Global Outcome

For the change in FAST and CGIC, there was no evidence whatsoever of any differences between the continue treatment and placebo groups (Wilcoxon rank-sum test p = 0.9 for both).

Prespecified Sensitivity Analyses

Imputed values were included for 12 participants, six in each treatment arm. These individuals had similar characteristics to the overall trial population, but as would be expected for participants unable to complete the trial, at baseline they were more cognitively impaired (SIB ± SD, 68.1 ± 22.3 versus 74.4 ± 21.9) and had higher levels of neuropsychiatric symptoms (NPI ± SD, 22.2 ± 14.8 versus 16.0 ± 13.9) than patients who subsequently completed the 6 month assessments. The results for SIB (mean difference −2.1, 95% CI −8.8 to 4.6, p = 0.5), NPI, SMMSE, UPDRS, BADLS, STALD, and FAS all remained consistent when missing data were replaced using multiple imputation techniques. In addition, the result for sensitivity analysis of SIB excluding participants whose baseline SIB was < 40 or > 90, i.e., excluding patients unlikely to benefit from treatment (mean difference −0.2, 95% CI −9.2 to 8.9, p = 0.9) was again consistent with the primary result.

Prespecified subgroup analysis.

There was no evidence of any interaction between treatment group and the various subgroups (Figures 3 and 4).

thumbnail

Figure 4. Subgroup Analysis (Change in SIB from Baseline to 6 Months)

doi:10.1371/journal.pmed.0050076.g004

Post-Hoc Additional Exploratory Sensitivity Analysis

Given that a substantial proportion of patients did not actually start allocated treatment (~22%), we decided to examine the robustness of results by performing an analysis with all data available. In addition, according to the protocol, all patients with SMMSE < 6 at pretrial screening were not required to complete SMMSE and FAS at any subsequent assessments; however, some measures were collected during the follow-up. Therefore, additional sensitivity analysis was performed on SMMSE and FAS to assess if results remained consistent when these measures were included. Once again, there were no substantive differences between the primary and sensitivity analyses, i.e., the results are very robust.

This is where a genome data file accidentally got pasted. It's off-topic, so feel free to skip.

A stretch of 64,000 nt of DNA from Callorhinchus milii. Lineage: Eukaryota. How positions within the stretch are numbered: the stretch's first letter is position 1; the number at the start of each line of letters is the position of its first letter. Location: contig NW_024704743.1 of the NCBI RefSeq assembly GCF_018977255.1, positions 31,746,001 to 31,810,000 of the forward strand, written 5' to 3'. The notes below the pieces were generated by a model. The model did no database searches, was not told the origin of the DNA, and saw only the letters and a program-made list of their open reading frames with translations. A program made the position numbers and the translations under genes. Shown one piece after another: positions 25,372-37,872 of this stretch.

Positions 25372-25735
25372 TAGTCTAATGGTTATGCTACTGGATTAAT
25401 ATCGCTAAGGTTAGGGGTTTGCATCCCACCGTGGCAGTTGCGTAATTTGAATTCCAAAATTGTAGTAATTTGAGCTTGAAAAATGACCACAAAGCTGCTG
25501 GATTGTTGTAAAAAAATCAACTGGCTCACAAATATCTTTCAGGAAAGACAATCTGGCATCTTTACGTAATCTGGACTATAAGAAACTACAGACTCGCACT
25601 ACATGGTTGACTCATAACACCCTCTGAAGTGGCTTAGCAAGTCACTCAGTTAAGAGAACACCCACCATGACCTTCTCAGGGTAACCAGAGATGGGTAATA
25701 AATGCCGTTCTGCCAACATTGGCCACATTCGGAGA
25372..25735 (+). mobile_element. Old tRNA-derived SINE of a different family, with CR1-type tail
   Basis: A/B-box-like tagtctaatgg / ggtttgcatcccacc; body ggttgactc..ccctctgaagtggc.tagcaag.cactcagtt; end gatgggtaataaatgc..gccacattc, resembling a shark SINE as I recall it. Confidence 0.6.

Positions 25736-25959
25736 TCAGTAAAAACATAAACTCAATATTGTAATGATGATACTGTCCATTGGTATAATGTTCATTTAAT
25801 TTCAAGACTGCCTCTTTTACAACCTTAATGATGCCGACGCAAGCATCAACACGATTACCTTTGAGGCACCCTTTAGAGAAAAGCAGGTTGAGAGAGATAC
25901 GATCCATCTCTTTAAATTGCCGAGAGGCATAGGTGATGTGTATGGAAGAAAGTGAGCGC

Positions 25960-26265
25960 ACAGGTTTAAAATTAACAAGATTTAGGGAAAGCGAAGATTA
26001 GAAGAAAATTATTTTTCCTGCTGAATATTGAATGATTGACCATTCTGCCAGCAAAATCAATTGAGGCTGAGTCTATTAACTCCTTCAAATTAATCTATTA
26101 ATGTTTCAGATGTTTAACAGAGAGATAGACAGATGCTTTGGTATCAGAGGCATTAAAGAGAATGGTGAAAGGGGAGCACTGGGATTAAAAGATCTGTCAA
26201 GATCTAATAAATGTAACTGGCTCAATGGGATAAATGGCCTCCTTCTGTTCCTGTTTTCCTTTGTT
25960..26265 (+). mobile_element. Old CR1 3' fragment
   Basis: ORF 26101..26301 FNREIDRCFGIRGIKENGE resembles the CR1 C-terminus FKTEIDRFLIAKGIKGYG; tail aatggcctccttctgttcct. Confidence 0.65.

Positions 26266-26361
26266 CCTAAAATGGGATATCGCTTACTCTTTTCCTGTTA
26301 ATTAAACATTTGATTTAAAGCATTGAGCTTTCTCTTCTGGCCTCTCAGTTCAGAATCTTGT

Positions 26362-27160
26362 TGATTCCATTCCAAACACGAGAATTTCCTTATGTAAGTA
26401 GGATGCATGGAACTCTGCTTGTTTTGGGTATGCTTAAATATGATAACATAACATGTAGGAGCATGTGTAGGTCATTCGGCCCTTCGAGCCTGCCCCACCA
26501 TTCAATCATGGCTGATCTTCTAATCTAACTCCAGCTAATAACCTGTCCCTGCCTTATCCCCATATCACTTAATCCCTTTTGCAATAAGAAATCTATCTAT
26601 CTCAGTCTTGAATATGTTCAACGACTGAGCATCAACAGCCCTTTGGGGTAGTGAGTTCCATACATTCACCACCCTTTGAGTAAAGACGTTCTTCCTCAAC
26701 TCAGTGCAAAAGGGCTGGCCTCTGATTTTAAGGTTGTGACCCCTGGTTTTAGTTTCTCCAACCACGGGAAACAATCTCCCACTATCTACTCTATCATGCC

Although not specified in the original analysis plan, to avoid omitting potentially important clinical differences, additional descriptive data were also obtained regarding emergent delusions and agitation in participants who did not have these symptoms at baseline. The pattern of emergent symptoms appeared similar in the two treatment arms at 1, 3, and 6 mo assessments, respectively, for both delusions (neuroleptics 14%, 16%, 5% versus placebo 5%, 8%, 13%) and agitation (neuroleptics 17%, 23%, 32% versus placebo 23%, 26%, 34%).

12 Month Assessment Data

Analysis at 12 mo was limited to the two main outcomes, cognitive function and neuropsychiatric features, given the large amount of missing data. There was no significant difference between the continue treatment and placebo groups (n = 28 and 27, respectively) in the estimated mean change in SIB scores between baseline and 12 mo, although there was a clinically important but not statistically significant numerical advantage of 8 points for the placebo group—8.5 points (SD 13.4) deterioration in the placebo group, and a 16.5 (SD 23.1) deterioration in the continue treatment group; estimated mean difference in deterioration (favouring placebo) −8.4 (95% CI −18.6 to 1.7), adjusted for baseline value (p = 0.1).